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Explosion of fake nutrition advice

Diet and exercise are hot topics of discussion on social media platforms, but not all of them are true.

In recent years, diet and nutrition have become prominent topics on social media platforms. Users can easily find ads for weight loss foods to recipes, exercise routines. But much of this content comes from non-specialists, including celebrities and social media influencers.

A study analyzing about 1.2 million tweets in 16 months on the National Library of British Medicine in 2020 found that most of the posts about diet and nutrition came from non-experts. medical. Or research presented at the European Congress on Obesity in 2019 found that only one in nine people with an influence on weight loss in the UK can afford to give reliable nutrition advice.

It sounds alarming, but Internet users should not completely reject such information, because there is still reliable advice. What you need to do is identify an accurate, verifiable source of information.

Risks and dangers of listening to nutrition advice on social networks

For many people, sharing stories, posts or videos is a personal right, but they inadvertently have serious consequences. The UK’s National Health Service (NHS) recently asked Instagram to clamp down on accounts that advertise and sell Apetamin, the appetite stimulant, often touted for its ability to enhance body curves. Or detox teas are introduced to help boost metabolism, burn fat and remove harmful toxins from the body.

“There is currently no action taken against the multitude of social media accounts that sell drugs that are not approved by the Food and Drug Administration,” the NHS said.

In 2020, the US Federal Trade Commission (FTC) filed a lawsuit against the detox tea marketer, alleging that claims to cure cancer and help unclog arteries lack real proof. The FTC also sent a warning letter to 10 influencers to warn about food propaganda of unknown origin.

Besides making false health claims, these products contain side effects, even endangering lives. For example, a 51-year-old woman developed severe hyponatremia after consuming an over-the-counter detox tea product. Or a 60-year-old woman with acute liver failure, presenting with symptoms of jaundice, weakness, and mental instability when taking this product three times a day, for two weeks.

Unhealthy diets, using functional foods of unknown origin are rampant on social networks. Illustration: jsa

Unhealthy diets, using functional foods of unknown origin are rampant on social networks. Illustration: JSA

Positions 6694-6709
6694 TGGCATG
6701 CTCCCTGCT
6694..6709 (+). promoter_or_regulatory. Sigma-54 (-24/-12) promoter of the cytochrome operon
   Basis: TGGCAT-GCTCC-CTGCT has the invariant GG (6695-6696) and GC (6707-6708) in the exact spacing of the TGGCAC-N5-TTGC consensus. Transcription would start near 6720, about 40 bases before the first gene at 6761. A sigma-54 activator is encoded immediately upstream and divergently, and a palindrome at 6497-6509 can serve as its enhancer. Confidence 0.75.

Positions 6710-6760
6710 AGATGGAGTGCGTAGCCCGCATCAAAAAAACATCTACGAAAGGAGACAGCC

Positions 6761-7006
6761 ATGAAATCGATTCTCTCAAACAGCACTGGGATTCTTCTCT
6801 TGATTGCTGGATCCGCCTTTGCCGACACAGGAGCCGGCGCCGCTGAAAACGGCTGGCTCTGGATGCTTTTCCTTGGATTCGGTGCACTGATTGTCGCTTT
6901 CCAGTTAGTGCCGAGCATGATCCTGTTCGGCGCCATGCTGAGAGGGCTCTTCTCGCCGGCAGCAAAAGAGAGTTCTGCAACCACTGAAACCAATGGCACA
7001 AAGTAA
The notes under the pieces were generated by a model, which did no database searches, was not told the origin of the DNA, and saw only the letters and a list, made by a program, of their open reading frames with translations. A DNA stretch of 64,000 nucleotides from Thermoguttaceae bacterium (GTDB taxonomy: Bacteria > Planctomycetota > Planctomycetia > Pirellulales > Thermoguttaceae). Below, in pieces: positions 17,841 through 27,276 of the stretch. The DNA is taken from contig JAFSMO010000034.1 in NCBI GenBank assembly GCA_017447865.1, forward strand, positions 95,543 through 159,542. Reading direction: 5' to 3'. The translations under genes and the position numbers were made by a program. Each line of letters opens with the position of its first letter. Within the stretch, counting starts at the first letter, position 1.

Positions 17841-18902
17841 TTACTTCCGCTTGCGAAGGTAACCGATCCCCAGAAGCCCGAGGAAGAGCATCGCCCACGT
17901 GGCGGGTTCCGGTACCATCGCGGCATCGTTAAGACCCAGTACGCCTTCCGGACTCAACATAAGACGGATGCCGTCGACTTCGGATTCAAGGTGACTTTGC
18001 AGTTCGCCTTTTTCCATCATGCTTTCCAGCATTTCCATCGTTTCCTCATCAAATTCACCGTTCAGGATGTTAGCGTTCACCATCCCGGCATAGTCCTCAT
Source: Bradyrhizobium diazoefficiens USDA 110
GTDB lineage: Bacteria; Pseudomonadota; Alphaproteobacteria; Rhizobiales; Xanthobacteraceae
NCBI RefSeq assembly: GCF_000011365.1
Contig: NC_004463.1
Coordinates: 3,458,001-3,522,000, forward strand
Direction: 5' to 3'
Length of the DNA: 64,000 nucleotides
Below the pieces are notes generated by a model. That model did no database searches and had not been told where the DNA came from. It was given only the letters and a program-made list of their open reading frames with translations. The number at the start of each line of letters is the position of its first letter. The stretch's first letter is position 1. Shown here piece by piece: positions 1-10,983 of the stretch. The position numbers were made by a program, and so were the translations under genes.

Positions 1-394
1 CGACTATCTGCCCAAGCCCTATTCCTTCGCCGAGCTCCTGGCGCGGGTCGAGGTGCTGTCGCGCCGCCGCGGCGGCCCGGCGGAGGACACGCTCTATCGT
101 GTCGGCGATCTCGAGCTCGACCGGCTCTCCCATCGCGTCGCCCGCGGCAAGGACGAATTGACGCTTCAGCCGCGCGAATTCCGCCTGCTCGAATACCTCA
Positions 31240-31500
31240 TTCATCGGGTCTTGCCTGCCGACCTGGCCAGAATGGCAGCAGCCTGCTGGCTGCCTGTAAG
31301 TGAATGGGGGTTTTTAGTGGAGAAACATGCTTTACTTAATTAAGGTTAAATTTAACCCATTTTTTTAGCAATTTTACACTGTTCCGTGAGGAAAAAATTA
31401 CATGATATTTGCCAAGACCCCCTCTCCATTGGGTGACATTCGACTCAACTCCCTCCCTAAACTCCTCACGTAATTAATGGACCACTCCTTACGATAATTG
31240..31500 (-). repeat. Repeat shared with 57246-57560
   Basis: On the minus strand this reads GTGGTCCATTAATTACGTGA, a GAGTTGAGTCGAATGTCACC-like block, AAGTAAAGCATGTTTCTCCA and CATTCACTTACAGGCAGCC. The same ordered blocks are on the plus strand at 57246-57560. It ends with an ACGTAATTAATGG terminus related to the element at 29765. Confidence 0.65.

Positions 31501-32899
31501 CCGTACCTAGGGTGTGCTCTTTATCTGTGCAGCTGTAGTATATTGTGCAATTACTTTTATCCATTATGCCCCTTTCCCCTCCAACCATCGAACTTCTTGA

In addition, fad diets and cleanses that are heavily advertised on social media also promote eating disorders and harm mental health.

These tips not only increase the risk of nutritional deficiencies, are more susceptible to physical and mental health problems, and foster an unhealthy relationship with food, experts say.

Even, many shared content tends to glorify dangerous diets, unhealthy habits such as prolonged fasting, using foods of unknown origin or applying extreme exercise regimes to lose weight. fast.

American TV star Kim Kardashian has just caused a stir when sharing the secret to losing weight in a short time to go to a party. Kim’s rate of weight loss is alleged to be much faster than the standard recommended by experts, from 0.2 kg to 0.9 kg per week.

Many slimming trends also set unrealistic expectations, foster a diet culture and perpetuate an obsession with unhealthy eating, especially among young people.

How to remove malicious advice?

Check shared account: Instead of trusting social media influencers, you should get nutrition advice from experts with education, experience and training. In addition, users can consult information from certified personal trainers to learn about exercise and eating regimens.

Avoid promotional content: According to the FTC, social media influencers are paid to promote products, regardless of quality. When receiving promotional videos, you should look through reviews from real customers or healthcare professionals before making a decision.

Beware of unrealistic claims: Many diet products and supplements are advertised to help increase health, lose weight quickly. But these products are harmful to health and are not capable of long-term, sustainable weight loss.

Avoid excessive dieting: Current diets often eliminate nutrients or entire food groups for easy weight loss. But in the long run, this regimen can have some serious health consequences and increase the risk of eating disorders.

Minh Phuong (According to Healthline)

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